At CBF we do our share of conventional gym exercises because they do build strength and flexibility. They require effort and will because physical stress produces discomfort.

But we do a lot of game-like activities as well. They, too, produce physical stress and discomfort, but people don’t notice as much because they are having fun meeting a new challenge or moving their bodies in new ways.

Plenty of hard science supports that these fun games and drills produce measurable physical results. They develop stability and mobility throughout all 600 plus muscles. They improve coordination, multi-tasking and executive function (think making a left-hand turn at a busy intersection).

Fun and games develops physical mastery that translates into practical skills in the real world.

Recently a new participant in the Younger Game looked lost and confused at one of the stations in a circuit. She had never stood sideways towards a wall and rotated to bounce a ball against it. Once she got the hang of it, she got a smile on her face.

Little did she know that she was also preserving the same complex neuromotor skills needed to sweep the floor, loosen a stuck sliding screen door, toss a lifesaver from a boat, hit a ball, or throw a knockout punch if she needed to.

She was just having fun.




Start Me Up

Start Me Up

An energetic warm-up is an integral phase in every Younger Games workout.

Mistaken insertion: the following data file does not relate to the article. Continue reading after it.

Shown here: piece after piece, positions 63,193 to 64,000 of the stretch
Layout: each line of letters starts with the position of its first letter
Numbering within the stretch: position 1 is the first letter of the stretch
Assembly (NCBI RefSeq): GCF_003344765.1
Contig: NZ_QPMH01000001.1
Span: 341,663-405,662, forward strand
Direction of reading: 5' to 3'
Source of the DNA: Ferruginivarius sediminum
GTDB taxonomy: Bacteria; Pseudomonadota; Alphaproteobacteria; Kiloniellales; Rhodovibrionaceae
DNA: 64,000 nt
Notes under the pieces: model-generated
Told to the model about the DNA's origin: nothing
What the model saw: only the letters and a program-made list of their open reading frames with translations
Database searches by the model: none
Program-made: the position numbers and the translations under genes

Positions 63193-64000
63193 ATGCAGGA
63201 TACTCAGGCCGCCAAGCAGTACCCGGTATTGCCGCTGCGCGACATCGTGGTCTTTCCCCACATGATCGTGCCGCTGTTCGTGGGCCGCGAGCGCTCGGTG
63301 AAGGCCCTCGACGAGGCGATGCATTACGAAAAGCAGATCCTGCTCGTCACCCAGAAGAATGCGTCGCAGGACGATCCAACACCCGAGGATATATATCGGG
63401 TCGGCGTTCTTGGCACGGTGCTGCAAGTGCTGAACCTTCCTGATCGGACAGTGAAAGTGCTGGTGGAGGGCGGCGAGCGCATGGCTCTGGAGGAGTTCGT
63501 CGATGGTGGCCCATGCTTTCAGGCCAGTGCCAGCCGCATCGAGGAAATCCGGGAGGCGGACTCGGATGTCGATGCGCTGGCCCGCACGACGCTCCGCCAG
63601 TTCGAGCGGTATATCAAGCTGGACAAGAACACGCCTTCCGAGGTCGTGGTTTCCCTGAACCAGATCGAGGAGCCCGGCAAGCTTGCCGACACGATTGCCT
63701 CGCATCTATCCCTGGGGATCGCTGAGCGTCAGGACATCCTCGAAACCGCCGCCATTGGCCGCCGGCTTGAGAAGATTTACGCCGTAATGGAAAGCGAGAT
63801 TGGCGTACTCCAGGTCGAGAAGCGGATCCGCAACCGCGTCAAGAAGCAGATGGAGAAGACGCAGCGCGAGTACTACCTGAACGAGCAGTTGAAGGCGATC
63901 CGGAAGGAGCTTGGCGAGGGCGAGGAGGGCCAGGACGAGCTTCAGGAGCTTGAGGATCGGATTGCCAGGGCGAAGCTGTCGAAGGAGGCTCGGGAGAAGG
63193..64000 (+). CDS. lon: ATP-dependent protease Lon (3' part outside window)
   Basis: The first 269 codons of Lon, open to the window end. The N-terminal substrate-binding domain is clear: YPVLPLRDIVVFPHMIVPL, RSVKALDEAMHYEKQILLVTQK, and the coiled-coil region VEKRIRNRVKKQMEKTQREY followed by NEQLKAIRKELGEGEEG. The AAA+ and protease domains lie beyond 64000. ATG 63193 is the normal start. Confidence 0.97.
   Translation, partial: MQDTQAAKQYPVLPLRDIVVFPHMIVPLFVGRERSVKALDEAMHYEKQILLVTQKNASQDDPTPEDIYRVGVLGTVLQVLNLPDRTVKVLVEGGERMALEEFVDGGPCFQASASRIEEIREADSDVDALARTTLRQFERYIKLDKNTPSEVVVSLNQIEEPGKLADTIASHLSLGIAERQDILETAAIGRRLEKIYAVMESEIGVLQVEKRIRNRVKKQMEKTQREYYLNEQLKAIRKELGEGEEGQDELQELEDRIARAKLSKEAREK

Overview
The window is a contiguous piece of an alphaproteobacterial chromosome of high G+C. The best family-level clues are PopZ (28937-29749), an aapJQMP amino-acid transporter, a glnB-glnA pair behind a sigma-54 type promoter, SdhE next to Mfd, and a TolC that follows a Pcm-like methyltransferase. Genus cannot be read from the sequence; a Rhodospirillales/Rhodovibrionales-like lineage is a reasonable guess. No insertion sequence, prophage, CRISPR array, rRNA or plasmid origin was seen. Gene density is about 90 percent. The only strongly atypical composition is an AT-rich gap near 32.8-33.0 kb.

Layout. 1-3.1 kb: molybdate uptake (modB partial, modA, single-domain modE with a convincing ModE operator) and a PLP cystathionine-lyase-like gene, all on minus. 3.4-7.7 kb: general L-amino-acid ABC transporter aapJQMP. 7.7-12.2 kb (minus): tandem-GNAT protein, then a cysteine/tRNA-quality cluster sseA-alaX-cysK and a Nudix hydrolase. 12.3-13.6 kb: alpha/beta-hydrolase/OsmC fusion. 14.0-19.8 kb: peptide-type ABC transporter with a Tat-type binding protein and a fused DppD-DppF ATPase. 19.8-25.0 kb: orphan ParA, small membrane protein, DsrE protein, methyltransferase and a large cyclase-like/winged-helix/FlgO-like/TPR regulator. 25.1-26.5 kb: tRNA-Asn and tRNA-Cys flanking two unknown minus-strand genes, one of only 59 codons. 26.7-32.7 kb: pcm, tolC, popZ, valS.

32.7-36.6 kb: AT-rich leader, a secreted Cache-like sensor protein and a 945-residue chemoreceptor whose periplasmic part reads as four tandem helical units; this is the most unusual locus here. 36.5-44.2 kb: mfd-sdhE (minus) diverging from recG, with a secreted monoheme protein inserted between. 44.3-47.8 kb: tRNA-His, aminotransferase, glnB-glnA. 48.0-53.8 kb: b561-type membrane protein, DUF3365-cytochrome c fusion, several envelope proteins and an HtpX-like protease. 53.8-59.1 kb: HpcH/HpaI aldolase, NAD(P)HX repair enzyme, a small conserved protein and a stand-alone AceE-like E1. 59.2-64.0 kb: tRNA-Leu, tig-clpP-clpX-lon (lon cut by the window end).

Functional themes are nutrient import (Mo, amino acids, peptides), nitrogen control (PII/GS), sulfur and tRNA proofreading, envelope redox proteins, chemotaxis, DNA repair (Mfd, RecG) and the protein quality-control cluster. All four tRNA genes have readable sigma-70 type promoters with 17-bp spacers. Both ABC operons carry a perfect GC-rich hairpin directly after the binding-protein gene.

About two-thirds of the way through the warm-up, with the pace is steadily intensifying, sometimes exercisers new to the Younger Games get a concerned look on their faces, as if they wonder when it will end. Their breathing and heart rates are rising fast and the sweat starting to flow.

We believe this warm-up is the prime reason injuries are rare at CBF even though we always do challenging exercises at high intensity.


A systematic warm-up prepares your body to perform by:

Ensuring optimum range of motion – By moving in various directions and postures, all the joint complexes are mobilized to do their jobs. As ligaments and tendons warm, their extensibility improves thereby allowing you to exercise faster, yet safely. Special attention is always given even to the feet because they play a critical role in balance and coordinated movement.

Lubricating joints - Performing much like oil in a car, synovial fluid is released and spread between the bones in the joints to ensure they glide smoothly together, optimizing joint mobility.

Increasing oxygen uptake - In response to the work during the warm-up, the heart, lungs and skeletal muscles are perfused with blood through expanding capillaries delivering energy and removing metabolic wastes.

Releasing bonds between connective tissues (myofascia) – The layers connective tissue surrounding every muscle and joint tend to become sticky during periods of  inactivity, causing stiffness and inflexibility. Warm-up movements literally separate these tissues to slide freely.